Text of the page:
Israeli officials are quick to claim their support for peace talks, while insisting that the Palestinian Authority is entirely to blame for those talks not happening. Yet when actual, real proposals are on the table with US support, Israeli officials have clammed up, waiting for those offers to fall out of the headlines so they can get back to claiming the lack of progress isn’t their fault.
A late April peace proposal from the Arab League drew quick acceptance from many Palestinian Authority officials, offering to discuss land-swap proposals that Israeli officials had previously insisted were necessary to a permanent settlement. US Secretary of State John Kerry dubbed it a “big step forward,” while former Israeli Prime Minister Ehud Olmert termed it a great “opportunity” to resume the stalled talks.
The current Israeli government, however, has offered no response to the proposal, apart from a few speeches condemning the Palestinians, while privately officials have conceded their biggest fear is that the offer is sincere, and that the US might be on board with it as well.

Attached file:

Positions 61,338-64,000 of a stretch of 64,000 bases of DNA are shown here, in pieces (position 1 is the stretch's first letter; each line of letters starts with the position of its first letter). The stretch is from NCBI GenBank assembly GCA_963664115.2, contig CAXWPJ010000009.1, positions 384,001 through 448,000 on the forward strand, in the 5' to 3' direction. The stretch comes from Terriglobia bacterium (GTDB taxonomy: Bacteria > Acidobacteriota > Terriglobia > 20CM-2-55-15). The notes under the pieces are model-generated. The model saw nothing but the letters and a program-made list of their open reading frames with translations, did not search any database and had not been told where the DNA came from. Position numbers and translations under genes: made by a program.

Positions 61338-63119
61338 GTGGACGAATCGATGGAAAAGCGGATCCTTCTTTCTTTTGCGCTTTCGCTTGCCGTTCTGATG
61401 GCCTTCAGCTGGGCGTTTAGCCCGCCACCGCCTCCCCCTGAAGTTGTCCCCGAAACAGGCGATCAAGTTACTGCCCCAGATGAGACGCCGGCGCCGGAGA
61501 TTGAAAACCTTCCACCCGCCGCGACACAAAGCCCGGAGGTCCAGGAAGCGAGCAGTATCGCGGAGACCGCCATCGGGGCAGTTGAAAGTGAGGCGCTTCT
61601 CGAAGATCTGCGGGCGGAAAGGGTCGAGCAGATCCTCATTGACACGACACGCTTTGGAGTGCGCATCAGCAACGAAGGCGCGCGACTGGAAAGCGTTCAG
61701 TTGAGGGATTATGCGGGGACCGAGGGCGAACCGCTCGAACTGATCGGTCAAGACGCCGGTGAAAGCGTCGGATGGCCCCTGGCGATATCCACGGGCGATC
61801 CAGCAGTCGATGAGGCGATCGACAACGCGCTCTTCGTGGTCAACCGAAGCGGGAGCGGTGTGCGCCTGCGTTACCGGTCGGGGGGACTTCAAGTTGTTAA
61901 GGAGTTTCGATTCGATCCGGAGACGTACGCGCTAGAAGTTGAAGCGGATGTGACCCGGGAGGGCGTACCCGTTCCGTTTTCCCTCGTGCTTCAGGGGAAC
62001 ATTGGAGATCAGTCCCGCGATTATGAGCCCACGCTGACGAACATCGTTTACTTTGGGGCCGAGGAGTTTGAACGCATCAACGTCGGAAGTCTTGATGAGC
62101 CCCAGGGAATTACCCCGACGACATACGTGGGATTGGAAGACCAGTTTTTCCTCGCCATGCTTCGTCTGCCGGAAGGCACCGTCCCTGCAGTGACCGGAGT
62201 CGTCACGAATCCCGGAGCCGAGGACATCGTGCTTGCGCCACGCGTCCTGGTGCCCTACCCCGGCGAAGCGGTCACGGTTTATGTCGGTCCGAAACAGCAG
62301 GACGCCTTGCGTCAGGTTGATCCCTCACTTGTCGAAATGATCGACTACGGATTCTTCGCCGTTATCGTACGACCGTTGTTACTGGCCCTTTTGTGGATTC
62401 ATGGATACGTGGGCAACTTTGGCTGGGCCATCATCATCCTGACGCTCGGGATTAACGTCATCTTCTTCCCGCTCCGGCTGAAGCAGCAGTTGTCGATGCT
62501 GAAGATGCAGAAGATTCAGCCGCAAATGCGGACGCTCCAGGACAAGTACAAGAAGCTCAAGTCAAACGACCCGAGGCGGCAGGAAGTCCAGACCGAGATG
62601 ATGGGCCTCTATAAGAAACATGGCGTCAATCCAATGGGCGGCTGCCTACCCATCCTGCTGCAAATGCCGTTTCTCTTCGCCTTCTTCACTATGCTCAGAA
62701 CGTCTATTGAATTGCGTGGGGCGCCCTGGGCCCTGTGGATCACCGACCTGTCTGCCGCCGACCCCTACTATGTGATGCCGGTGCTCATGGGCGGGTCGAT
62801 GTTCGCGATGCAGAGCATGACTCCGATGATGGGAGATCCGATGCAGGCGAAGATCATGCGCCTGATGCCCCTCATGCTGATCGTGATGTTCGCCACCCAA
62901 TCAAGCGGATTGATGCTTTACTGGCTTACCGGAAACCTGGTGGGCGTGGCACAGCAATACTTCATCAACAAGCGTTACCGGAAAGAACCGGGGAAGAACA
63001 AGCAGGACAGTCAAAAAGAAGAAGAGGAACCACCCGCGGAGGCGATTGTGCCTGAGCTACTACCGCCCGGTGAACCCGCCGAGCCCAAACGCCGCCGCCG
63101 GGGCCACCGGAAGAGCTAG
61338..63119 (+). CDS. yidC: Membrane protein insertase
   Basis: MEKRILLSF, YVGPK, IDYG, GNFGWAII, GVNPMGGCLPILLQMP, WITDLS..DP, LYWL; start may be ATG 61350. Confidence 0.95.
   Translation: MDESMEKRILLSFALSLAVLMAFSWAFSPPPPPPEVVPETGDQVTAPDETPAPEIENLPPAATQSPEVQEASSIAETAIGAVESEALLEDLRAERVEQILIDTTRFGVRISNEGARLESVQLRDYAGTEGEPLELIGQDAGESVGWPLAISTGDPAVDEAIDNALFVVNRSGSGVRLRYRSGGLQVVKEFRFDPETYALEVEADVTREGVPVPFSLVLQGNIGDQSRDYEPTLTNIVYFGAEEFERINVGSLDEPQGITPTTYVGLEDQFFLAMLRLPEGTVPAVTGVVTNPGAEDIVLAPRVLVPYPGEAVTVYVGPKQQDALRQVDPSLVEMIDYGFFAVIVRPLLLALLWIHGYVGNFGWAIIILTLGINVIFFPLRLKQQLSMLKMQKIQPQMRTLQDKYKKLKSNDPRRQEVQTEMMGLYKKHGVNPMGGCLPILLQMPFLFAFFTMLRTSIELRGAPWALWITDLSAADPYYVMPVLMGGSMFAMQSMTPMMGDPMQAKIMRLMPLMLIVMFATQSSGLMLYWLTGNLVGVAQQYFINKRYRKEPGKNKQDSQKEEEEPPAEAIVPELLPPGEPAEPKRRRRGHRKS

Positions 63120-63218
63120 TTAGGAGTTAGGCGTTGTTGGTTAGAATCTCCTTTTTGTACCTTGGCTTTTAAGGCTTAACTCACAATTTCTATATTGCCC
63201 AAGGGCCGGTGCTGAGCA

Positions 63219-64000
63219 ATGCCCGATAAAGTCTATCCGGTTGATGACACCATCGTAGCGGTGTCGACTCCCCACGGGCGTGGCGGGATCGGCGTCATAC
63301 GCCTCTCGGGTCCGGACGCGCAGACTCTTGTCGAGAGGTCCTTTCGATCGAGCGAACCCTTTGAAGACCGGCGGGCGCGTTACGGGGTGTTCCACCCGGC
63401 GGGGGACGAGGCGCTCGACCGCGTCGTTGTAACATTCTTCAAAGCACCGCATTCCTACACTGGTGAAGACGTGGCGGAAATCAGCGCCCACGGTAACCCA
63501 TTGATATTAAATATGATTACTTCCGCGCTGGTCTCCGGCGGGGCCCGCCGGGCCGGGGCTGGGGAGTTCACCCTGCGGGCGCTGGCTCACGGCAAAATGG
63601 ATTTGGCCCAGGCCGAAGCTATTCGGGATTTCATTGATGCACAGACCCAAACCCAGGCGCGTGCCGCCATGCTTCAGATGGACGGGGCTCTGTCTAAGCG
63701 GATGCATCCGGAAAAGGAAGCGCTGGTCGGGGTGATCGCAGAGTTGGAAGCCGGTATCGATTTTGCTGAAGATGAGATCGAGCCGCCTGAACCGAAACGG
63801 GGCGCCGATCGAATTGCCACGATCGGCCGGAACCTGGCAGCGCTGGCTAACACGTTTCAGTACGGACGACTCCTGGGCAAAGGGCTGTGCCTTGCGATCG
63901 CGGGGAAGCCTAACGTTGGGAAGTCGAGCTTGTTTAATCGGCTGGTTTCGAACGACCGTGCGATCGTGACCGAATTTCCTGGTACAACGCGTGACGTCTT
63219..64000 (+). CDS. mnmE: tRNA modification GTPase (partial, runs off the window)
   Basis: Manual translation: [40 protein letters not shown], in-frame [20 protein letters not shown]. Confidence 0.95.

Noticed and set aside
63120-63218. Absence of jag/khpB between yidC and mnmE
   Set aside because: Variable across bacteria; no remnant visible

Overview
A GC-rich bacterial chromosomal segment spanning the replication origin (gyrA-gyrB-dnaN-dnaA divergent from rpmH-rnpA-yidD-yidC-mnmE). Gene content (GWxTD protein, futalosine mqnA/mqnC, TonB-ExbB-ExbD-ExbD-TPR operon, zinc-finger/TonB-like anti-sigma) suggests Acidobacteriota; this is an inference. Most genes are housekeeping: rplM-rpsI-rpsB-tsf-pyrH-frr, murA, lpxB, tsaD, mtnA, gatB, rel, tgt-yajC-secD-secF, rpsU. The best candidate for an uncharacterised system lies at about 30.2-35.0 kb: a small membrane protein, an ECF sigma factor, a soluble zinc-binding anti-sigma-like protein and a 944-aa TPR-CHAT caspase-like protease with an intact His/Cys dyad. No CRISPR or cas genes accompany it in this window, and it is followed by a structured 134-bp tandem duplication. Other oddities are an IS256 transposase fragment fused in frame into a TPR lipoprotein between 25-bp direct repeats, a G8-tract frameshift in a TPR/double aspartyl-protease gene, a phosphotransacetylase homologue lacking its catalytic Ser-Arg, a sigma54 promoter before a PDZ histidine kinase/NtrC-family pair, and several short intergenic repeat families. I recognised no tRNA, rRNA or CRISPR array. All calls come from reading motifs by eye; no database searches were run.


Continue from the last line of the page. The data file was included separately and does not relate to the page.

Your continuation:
This isn’t the first time a proposal has simply been left to die on the vine by Israel. Indeed, the 2002 proposal on which the current Arab League initiative is based met the same fate.
The reality is that Israel’s current coalition is split down the middle between people who would tepidly welcome a peace deal and a number of members who reject the notion on general principle. Jewish Home, a party which could derail the coalition whenever it chose, has condemned the idea of Palestinian statehood, with leader Naftali Bennett saying that God wanted Israel to have the occupied territories, and that they aren’t big enough for Palestine.